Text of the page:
Doctors Without Borders - Libya: Detainees tortured and received no medical aid

August 29, 2013 – 01:54
The Marietta Daily Journal - Past medical testing on Americans

Libya: Detainees tortured and received no medical aid - Doctors Without Borders stops work in detention centers in Misrata

Tripoli / Berlin, 26 January 2012. The aid organization Doctors Without Borders stops work in the detention centers of the Libyan city of Misrata. Employees have found that prisoners are being tortured and denied them medical help is.

MSF teams are working since August 2011 in the detention centers in Misrata, to treat war-wounded detainees. The staff were increasingly confronted with patients who had injuries as a result of torture during interrogations. These surveys were conducted outside the detention centers. MSF has treated 115 patients, the injuries caused by torture had, and has reported all the cases to the relevant authorities in Misrata. Since January, patients returned to interrogation centers have even tortured again. The medical team from Doctors Without Borders were also asked to treat patients directly in the interrogation centers, which the organization categorically refused.

"Some officials have sought to exploit the medical work, MSF or impede, " said Christopher Stokes, Director of MSF in Belgium. "Patients were brought for treatment during interrogation to us to make them fit again for the continuation of the survey. This is completely unacceptable. We are in Misrata to provide medically war-wounded and sick prisoners -., But certainly not to repeatedly treat the same patients between torture sessions "

The most alarming incident happened on 3 January, when the doctors treated a group of 14 detainees who returned from an interrogation center outside the detention center. Despite the previous haunting reminder of MSF to suspend with immediate effect the practice of torture, nine of the 14 prisoners reported on several injuries that were apparently due to torture. The team of MSF informed the security service of the Army, is responsible for interrogations that several patients have to be transferred to hospitals because they desperately needed special medical attention. All prisoners - except one - were denied medical attention, and they were forced to further interrogation outside the prisoner camp, where they were subjected to torture again.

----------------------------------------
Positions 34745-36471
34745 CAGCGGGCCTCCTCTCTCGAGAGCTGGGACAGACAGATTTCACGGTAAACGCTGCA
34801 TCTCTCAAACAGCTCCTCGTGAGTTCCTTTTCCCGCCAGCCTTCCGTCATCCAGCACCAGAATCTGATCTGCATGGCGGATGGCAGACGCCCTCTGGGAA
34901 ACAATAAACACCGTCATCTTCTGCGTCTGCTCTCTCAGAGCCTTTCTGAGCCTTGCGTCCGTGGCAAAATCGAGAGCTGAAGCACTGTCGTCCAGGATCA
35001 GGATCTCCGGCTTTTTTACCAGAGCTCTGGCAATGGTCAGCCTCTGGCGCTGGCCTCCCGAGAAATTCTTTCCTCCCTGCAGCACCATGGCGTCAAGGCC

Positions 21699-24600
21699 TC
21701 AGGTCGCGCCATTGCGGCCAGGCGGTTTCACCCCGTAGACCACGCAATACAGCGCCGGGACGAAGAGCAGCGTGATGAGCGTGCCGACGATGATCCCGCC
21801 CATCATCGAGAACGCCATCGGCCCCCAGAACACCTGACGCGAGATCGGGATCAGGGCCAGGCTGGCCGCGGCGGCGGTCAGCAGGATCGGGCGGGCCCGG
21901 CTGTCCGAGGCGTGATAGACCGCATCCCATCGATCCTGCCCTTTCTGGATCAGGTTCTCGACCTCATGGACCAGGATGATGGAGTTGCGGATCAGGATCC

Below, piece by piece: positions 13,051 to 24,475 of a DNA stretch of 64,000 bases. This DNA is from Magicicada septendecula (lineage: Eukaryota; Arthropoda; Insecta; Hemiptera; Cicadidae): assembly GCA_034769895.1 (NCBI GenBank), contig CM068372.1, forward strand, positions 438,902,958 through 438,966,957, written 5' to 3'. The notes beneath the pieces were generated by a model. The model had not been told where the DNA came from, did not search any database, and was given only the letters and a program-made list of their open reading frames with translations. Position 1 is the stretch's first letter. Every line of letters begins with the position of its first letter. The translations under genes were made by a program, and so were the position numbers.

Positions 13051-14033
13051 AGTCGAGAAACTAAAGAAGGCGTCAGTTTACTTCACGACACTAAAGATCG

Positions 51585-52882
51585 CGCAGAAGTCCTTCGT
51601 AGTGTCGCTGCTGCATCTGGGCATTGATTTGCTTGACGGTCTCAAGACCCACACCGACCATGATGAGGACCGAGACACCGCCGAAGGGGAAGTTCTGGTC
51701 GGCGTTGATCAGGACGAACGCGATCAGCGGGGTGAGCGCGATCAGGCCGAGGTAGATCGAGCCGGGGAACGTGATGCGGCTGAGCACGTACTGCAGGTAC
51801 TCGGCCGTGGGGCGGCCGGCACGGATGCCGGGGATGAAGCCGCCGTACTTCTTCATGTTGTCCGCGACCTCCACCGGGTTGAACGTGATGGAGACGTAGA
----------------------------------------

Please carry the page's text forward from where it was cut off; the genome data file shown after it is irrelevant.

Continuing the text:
MSF has informed several government officials in personal conversations about the events. 9 January, the organization has sent an official letter to the military council of Misrata, to the security committee in Misrata, to the security service of the army and the civilian council of Misrata. This organization has called for an immediate end to any mistreatment of prisoners. "It was followed by any concrete measures, " says Stokes. "Instead, our team has seen four new cases of torture. We have therefore taken the decision to suspend our medical care in the prisons. "


Anchor Medical Apartheid: The Dark History of Medical Experimentation on Black Americans from Colonial Times to the Present
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Wit and wisdom research uncovers

2001-07-02 01:05:34 by amylevinson

Dot Commie Versus Dot God
Amy Levinson, MPA
I am one of that new breed of writers, a web content provider. Foregoing my morals and values, whilst gritting my teeth, I write what I am hired to write. But, my various employers always get a little bit of a surprise when they get my finished product. Every piece, from a 250 word essay, to a medical research project has a bit of leftist leaning. Hey, I never said that I was an unbiased chronicler when they hired me, just a good one! Besides, the power of the Internet is in the ability to empower folks through more diverse viewpoints and dissemination of information

GOV:Using Inmates as Medical Guinea Pigs

2007-02-27 18:33:33 by plunder555

The New York Times reports on recommendations for loosening federal regulations on using experimental drugs on prison inmates made by the Institute of Medicine of the National Academy of Sciences at the request of the the Department of Health and Human Services' Office for Human Research Protections.
Under current regulations, passed in 1978, prisoners can participate in federally financed biomedical research if the experiment poses no more than "minimal" risks to the subjects. But a report formally presented to federal officials on Aug. 1 by the Institute of Medicine of the National Academy of Sciences advised that experiments with greater risks be permitted if they had the potential to benefit prisoners

Japan kindly lets US POWs help out in medical research

2002-02-19 18:40:47 by onlyhearofinternmenthere

UKUOKA, Japan 'I could never again wear a white smock,' says Dr. Toshio Tono, dressed in a
white running jacket at his hospital and recalling events of 50 years ago. 'It's because the prisoners
thought that we were doctors, since they could see the white smocks, that they didn't struggle. They
never dreamed they would be dissected.'
The prisoners were eight American airmen, knocked out of the sky over southern Japan during the
waning months of World War U, and then torn apart organ by organ while they were still alive.
What occurred here 50 years ago this month, at the anatomy department of Kyushu University, has
been largely forgotten in Japan and is virtually unknown in the United States

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